I want to use a DNS server on my machine to resolve lookups for all names ending in .dev.

I've created /etc/resolver/dev to do this, and checked that it works for A records:

› dscacheutil -q host -a name blah.blah.dev
name: blah.blah.dev

So far, so gravy.

However, what I really need to do is use the local DNS server to resolve SRV queries.

When I point Ruby directly at the local DNS server, it can resolve the queries OK:

>> Resolv::DNS.new(
    nameserver: '',
    search: 'dev',
    ndots: 1
=> [#<Resolv::DNS::Resource::IN::SRV:0x007faa192fc720 @priority=0, @weight=0, @port=5200, @target=#<Resolv::DNS::Name:>, @ttl=0>]

However, when I use the OS X defaults, the name is not resolved:

>> Resolv::DNS.new.getresources(
=> []

Using tcpdump, I can see that in the former situation, the resolution happens (and succeeds!) over the loopback interface:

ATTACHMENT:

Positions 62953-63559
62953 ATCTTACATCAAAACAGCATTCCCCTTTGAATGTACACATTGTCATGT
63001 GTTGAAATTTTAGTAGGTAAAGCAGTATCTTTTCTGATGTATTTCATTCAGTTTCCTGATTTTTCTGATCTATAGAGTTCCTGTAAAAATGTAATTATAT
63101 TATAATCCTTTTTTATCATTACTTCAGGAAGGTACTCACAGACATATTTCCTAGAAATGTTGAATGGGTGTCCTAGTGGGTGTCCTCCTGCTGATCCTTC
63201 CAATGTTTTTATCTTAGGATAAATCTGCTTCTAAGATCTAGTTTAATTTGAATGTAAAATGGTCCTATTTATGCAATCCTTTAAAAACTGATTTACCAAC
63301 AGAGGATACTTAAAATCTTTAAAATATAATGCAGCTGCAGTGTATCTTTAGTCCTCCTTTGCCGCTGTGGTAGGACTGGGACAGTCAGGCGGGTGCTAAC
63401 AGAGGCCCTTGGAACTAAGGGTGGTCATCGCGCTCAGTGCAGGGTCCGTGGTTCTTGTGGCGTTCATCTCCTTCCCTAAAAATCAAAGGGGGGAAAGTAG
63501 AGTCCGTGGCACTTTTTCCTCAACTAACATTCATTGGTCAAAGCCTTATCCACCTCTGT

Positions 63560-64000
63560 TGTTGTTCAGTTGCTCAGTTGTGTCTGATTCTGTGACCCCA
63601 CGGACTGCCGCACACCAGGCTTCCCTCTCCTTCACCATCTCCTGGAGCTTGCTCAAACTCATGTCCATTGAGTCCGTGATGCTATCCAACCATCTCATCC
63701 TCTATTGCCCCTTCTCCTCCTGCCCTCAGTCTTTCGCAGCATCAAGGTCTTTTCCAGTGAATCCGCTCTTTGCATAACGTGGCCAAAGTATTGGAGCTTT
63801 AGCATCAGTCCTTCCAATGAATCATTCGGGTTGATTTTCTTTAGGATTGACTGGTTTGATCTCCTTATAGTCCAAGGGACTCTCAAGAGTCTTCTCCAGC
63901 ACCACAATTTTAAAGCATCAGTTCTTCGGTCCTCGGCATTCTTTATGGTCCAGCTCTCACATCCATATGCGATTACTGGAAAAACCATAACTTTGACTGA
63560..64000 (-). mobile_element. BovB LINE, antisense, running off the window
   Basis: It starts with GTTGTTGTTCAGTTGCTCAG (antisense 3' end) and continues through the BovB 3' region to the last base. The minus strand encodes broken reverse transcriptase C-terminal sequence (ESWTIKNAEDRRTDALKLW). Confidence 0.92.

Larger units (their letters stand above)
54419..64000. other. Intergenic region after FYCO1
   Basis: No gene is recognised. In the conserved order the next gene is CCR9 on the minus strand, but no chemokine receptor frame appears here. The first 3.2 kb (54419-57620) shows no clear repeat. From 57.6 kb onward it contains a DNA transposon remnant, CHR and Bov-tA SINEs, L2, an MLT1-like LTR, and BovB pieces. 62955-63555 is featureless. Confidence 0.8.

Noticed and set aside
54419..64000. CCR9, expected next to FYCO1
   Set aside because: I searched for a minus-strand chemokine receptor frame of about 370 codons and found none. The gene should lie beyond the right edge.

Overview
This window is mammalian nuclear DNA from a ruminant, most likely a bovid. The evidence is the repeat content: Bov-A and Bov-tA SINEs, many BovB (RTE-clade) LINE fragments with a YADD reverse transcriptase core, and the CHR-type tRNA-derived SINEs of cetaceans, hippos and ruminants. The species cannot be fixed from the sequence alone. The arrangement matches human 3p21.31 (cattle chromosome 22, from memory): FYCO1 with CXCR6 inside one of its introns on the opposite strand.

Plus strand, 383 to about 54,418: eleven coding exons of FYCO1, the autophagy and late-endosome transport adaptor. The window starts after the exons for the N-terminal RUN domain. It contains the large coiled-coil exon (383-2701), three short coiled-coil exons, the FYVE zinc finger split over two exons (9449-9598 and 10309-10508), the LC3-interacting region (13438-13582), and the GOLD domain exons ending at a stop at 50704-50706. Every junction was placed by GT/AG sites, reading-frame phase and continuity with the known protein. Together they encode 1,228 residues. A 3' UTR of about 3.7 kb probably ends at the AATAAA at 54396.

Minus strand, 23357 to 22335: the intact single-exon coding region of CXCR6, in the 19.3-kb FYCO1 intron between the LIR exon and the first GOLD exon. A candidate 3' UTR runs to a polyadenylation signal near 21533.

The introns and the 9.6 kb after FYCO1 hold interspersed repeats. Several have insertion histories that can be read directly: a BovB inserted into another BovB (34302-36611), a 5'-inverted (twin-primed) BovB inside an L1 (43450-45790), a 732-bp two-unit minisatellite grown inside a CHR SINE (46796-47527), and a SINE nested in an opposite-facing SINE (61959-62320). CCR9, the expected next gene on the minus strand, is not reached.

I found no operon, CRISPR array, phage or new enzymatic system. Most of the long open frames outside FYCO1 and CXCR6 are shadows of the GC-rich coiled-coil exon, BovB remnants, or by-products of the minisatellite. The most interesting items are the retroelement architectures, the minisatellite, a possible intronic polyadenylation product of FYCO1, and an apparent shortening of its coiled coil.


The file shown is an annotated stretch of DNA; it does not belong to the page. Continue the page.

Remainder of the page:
› sudo tcpdump -i lo0 -s 0 -B 524288 -w ~/Desktop/DumpFile-with-nameserver.pcap
› tcpdump -s 0 -r DumpFile-with-nameserver.pcap
reading from file DumpFile-with-nameserver.pcap, link-type NULL (BSD loopback)
14:11:18.532418 IP localhost.mphlpdmc > localhost.domain: 10530+ SRV? _http._tcp.demo-service-foo.dev. (55)
14:11:18.532575 IP localhost.domain > localhost.mphlpdmc: 10530* 1/0/0 SRV 0 0 (84)

In the latter situation (without manually specifying the nameserver), the resolution query goes out over the network, and fails as you'd expect:

› sudo tcpdump -i en0 -s 0 -B 524288 -w ~/Desktop/DumpFile-default.pcap
› tcpdump -s 0 -r DumpFile-default.pcap
reading from file DumpFile-default.pcap, link-type EN10MB (Ethernet)
14:09:35.567565 IP > o2.mobilewifi.domain: 21300+ SRV? _http._tcp.demo-service-foo.dev. (55)
14:09:35.643653 IP o2.mobilewifi.domain > 21300 NXDomain 0/1/0 (130)

So, to me it looks like the /etc/resolver/* system is used for A-type queries, but not for SRV?

I can't find confirmation for this in any documentation, however…

Is there a way for me to be able to use /etc/resolver for SRV lookups?

  • Did you ever make any progress on this? I need to do exactly the same thing. – Reid Oct 12 '17 at 19:57

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